A consortium led by Russia’s Stroitransgaz is reportedly a shoo-in to win a €3.5 billion deal to build a section of the South Stream natural gas pipeline across Bulgaria. Stroitransgaz is owned by Russian oil billionaire Gennady Timchenko, a long-time acquaintance of Russian President Vladimir Putin. Timchenko’s energy-trading Gunvor Group is now the fourth-largest oil-trading firm in the world.
But the US Treasury Department imposed sanctions on Timchenko on 20 March as part of broader sanctions marked an escalation of efforts to punish Putin and his associates for Russian intervention in Ukraine’s Crimean region. Timchenko was one of 20 people added to a list of individuals banned from entering the US, with any assets in the country frozen and a bar on doing business with US companies.
However, the US sanctions would not affect Timchenko business in Europe and Stroitransgaz possible involvement in constructing the Gazprom-led South Stream unless his name is later added on the EU sanctions list, which includes assets and travel bans. Timchenko owns 63% in Stroitransgaz Group via his Volga Group.
“He is barred from entering the US. But he is a citizen of the EU – he’s a citizen of Finland. So it’s a bit harder to sanction an EU citizen without proper legal procedures,” Alexei Kokin, a senior oil and gas analyst at UralSib Financial Corp, told New Europe on 28 March. “The EU might actually oppose the whole project rather than some of the contractors or sub-contractors,” he said.
Kokin reminded that the European Commission has said that some clauses and bilateral agreements between Gazprom and individual countries are against the Third Energy Package and some other EU regulations. “Gazprom probably will have to change that. Last year the EU was okay with helping Gazprom renegotiate those agreements and I’m not sure it will be ready to help,” he said. Russia’s annexation of Crimea has heightened tension between Moscow and the West, prompting the EU recently to say it planned to delay talks over the project.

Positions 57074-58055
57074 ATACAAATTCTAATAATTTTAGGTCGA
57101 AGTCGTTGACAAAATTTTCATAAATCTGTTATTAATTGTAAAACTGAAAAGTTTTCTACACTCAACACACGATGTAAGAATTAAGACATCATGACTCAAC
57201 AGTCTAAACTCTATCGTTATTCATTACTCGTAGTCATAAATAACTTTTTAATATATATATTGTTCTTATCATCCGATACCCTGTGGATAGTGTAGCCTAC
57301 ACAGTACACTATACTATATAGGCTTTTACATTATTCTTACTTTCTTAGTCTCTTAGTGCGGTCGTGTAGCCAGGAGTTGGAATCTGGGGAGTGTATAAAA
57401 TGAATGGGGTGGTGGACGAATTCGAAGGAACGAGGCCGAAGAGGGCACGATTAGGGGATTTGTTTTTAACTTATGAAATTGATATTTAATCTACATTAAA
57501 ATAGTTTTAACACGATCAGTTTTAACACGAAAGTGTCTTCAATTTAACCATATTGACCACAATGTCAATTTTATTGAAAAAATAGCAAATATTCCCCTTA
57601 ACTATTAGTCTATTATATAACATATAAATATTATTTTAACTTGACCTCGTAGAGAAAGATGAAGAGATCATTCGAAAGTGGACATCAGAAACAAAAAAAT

The 63-billion-cubic-metre South Stream project is seen as crucial for Russia’s ambitions to strengthen its position as Europe’s dominant gas supplier. Expected to start deliveries in late 2015, South Stream will carry Russian gas across the Black Sea, bypassing Ukraine.
Meanwhile, Bulgarian media has suggested that after Timchenko’s name appeared on the US sanctions list, the Bulgarian government would feel uncomfortable – given that Bulgaria is an EU and NATO member – to authorise Timchenko to operate on Bulgarian soil.
A source close to the Bulgarian government in Sofia told New Europe on 26 March that “all references to the signed or still unsigned contract have stopped”. The source said that the actual construction might be given to another company, which is also indirectly owned by Timchenko but is legally headed by another businessman who is not on any list.
However, sources close to Gazprom in Moscow told New Europe on 25 March that the US sanctions will not affect the construction of South Stream in any way. “His assets and bank accounts (if he has any) are frozen (in US), his visa canceled. How can it ever affect the construction of South Stream in Bulgaria?” one source quipped.
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